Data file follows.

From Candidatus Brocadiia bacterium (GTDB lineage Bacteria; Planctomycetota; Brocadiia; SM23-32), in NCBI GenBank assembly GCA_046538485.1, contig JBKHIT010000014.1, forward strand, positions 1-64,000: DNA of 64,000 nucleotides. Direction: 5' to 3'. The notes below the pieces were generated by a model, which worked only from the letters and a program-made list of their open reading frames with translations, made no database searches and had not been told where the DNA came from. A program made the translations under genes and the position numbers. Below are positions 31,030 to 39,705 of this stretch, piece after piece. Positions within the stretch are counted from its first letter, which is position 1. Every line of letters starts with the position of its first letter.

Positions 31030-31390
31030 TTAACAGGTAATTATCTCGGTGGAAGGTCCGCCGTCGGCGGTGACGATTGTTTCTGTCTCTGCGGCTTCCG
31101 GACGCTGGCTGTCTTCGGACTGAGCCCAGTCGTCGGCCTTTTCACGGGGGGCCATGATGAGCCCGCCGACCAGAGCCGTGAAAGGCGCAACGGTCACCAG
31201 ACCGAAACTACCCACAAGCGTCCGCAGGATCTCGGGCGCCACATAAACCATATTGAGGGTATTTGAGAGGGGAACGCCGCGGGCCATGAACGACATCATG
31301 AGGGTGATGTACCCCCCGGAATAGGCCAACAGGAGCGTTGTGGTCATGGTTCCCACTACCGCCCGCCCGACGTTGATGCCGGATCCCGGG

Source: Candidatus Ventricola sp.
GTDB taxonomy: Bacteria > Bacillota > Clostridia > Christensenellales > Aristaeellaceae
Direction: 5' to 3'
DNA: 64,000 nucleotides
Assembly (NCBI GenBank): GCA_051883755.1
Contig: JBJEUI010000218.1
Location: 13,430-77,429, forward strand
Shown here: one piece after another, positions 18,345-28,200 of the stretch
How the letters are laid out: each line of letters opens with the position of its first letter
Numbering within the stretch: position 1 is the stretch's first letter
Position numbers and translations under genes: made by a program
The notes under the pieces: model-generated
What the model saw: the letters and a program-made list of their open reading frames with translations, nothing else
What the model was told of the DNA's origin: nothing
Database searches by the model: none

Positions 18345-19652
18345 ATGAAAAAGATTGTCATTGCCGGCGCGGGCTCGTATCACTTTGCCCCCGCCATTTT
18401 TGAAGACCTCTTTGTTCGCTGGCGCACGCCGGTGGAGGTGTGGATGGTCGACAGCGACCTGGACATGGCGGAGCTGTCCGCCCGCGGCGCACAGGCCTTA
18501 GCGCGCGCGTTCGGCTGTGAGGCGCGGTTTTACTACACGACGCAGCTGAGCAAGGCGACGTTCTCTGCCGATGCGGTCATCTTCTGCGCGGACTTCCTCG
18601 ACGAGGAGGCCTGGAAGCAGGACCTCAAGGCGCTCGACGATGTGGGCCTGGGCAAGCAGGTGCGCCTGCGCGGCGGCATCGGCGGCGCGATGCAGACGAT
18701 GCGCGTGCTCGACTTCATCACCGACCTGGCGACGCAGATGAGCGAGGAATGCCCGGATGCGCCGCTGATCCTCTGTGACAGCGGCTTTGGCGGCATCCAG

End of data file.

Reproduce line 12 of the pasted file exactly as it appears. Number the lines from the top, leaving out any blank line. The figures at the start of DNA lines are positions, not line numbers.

Contig: JBJEUI010000218.1